Review: 'The Thin Red Line'

January 20, 1999|By JASON MYERS

The mind of the soldier always fascinates. Literature can delineate thoughts. Cinema can observe thoughts within the flux of action.

"The Thin Red Line" integrates the two: it is Terrence Malick's film based - loosely - upon James Jones' World War II novel set in Guadalcanal.

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Malick invades the minds of an Army rifle company called C-for-Charlie. In their minds he finds apprehension, regret, sorrow, rage - and musings that might be had by a man at the end of his years as he walks through a war museum but were not likely the words in the minds of 20-year-old soldiers fighting, killing and dying.

"What's keeping us from reaching out, grabbing the glory?" ponders Pvt. Witt (Jim Caviezel) in one of many voice-overs. I don't know, maybe the fact that he spends more time asking L.L. Bean questions than he does shooting Japanese soldiers.


Malick is certainly not a mechanistic film director, and this is not a conventional war film. "The Thin Red Line" begins in an idyll, its opening preparing you for battle as well as Buddhist boot camp would.

After a crocodile peers through the avocado puree of an island swamp - Malick is obsessed with nature surrounding man - we meet Witt, who has gone AWOL. His encounters with the natives of Guadalcanal are pacific - they swim in the ocean; they sing in a harmony almost as heartbreaking as the brutal events that follow.

Witt's company catches up with him. Sgt. Welsh (Sean Penn) chastises him for abandoning his post yet again - apparently Witt is a habitual pacifist. "In this world, man's nothing. And there ain't no world but this one," Welsh informs him.

The world they are about to enter is one of severed limbs, exploding dirt and bullets too quick for deep thoughts. As the company climbs Hill 210, under the command of Capt. Staros (Elias Koteas), "The Thin Red Line" hits something ... what is it? ... yes, dramatic momentum. An hour of delicate imagery and Southern-accented Socratic musings had me forgetting movie terminology.

Unfortunately, dramatic momentum in a war movie means mass death. Capt. Staros refuses the order of Lt. Col. Tall (Nick Nolte) to persist in attack, worried that he will annihilate his already-depleted troops. Nolte's facial veins and muscles deserve a medal of honor for their brave conduct in acting.

Finally, a character with flesh, both in the literary and physical sense. Tall has a monomaniacal desire for "grabbing the glory." He quotes Homer - in Greek - and his voice-overs consist mostly of complaints against all the times he's been passed over for promotion.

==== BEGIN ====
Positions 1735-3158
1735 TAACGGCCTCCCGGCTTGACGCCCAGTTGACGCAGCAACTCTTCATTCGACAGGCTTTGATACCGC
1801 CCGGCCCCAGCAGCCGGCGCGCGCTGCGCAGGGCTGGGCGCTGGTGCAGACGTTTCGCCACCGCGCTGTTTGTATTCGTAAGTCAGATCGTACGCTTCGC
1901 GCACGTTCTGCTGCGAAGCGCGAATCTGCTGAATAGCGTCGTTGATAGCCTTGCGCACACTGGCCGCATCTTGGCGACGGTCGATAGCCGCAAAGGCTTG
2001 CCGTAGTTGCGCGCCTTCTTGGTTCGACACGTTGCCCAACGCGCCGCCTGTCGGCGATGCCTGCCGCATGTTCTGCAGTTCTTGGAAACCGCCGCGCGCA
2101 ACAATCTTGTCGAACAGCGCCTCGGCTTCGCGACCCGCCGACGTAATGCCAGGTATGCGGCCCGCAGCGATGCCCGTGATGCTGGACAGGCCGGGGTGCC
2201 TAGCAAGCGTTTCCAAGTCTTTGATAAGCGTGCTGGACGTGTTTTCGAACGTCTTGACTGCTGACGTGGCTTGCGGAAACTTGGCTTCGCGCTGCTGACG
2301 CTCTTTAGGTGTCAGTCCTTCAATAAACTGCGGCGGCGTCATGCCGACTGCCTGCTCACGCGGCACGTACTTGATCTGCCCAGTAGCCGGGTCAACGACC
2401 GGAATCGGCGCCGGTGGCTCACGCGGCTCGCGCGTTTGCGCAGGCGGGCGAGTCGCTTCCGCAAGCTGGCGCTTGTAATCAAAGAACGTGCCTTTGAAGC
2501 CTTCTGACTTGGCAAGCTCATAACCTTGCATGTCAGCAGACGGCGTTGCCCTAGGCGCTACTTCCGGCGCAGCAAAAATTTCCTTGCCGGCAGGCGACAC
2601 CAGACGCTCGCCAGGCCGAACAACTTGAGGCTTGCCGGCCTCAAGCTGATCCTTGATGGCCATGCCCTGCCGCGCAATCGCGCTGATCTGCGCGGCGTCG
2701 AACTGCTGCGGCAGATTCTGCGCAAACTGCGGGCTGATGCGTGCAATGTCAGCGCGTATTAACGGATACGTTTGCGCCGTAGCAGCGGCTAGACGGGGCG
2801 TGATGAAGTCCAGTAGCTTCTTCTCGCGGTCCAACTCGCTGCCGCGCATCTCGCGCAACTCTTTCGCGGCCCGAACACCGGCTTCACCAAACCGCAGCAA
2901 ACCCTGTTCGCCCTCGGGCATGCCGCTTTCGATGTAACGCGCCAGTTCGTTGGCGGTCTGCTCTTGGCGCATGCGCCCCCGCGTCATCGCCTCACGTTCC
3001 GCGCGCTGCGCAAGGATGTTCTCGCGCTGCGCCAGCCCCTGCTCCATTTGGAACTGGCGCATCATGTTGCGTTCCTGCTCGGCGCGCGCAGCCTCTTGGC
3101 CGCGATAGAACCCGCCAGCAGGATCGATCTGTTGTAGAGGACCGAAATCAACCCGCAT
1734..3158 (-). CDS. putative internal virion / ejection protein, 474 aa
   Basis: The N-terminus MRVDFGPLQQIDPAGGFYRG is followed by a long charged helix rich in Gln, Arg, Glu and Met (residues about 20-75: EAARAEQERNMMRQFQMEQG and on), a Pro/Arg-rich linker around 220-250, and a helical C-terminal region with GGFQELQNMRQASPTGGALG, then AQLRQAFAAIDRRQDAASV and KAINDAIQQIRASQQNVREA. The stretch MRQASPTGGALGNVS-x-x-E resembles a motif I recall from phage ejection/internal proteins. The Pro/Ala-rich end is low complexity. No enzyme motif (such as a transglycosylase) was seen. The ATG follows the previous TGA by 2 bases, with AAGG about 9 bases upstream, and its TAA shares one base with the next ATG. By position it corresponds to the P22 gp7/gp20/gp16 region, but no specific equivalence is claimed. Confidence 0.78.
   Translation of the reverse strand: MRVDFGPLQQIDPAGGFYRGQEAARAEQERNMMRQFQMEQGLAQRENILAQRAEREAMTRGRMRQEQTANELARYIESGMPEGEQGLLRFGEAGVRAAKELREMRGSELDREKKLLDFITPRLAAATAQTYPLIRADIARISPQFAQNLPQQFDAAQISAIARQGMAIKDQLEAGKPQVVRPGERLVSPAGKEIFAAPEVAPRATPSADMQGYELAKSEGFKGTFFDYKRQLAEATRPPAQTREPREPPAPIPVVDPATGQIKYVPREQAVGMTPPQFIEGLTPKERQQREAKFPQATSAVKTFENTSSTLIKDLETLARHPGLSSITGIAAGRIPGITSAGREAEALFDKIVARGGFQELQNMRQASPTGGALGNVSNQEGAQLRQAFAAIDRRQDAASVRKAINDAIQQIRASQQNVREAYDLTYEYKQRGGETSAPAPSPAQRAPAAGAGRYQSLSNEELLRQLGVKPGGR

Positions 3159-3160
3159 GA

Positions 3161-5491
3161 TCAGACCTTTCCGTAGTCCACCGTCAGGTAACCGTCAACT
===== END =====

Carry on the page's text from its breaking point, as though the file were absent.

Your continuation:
Few of the other actors get to promote themselves, as they are rarely on screen for more than a minute or two at a time.

Jim Caviezel strikes the mind of the viewer. He has a classical thespian face - long and slender, with strong jaw and cheek-bones and a nose strong and stark. His eyes, somewhere between gray and blue and hazel, separate him. There is a haunting tenderness in them, and his one tear - as he watches Japanese prisoners enduring the agony of capture - is more effective than a flood of them.

Malick is a minimalist, sketching action rather than supersizing it. "The Thin Red Line" is like a Matisse painting with captions written by a teenager just discovering Nietzsche.

Cinematographer John Toll can claim the visual victory. His camera inhabits the world with the intimacy of a quiet mind. He sets the camera in grass taller than the men fighting in it. Malick's references to nature would have been too precious had Toll not made them with such a clear eye and keen use of color.

Toll even makes the romantic recollections of Pvt. Bell (Ben Chaplin) work against their cloying nature. We see sections: her (Miranda Otto, whose character is not blessed with a name) swinging, them beginning to make love, her staring out the window after they have made love. Toll captures these scenes at acute - rather than cute - angles. He prevents them from slipping into saccharine oblivion.

Tim O'Brien, in the short-story "The Things They Carried," about a platoon in Vietnam, wrote, "They carried all the emotional baggage of men who might die. Grief, terror, love, longing - these were intangibles, but the intangibles had their own mass and specific gravity, they had tangible weight."

"The Thin Red Line" is Terrence Malick's attempt - a valiant but not completely victorious one - to measure that weight.

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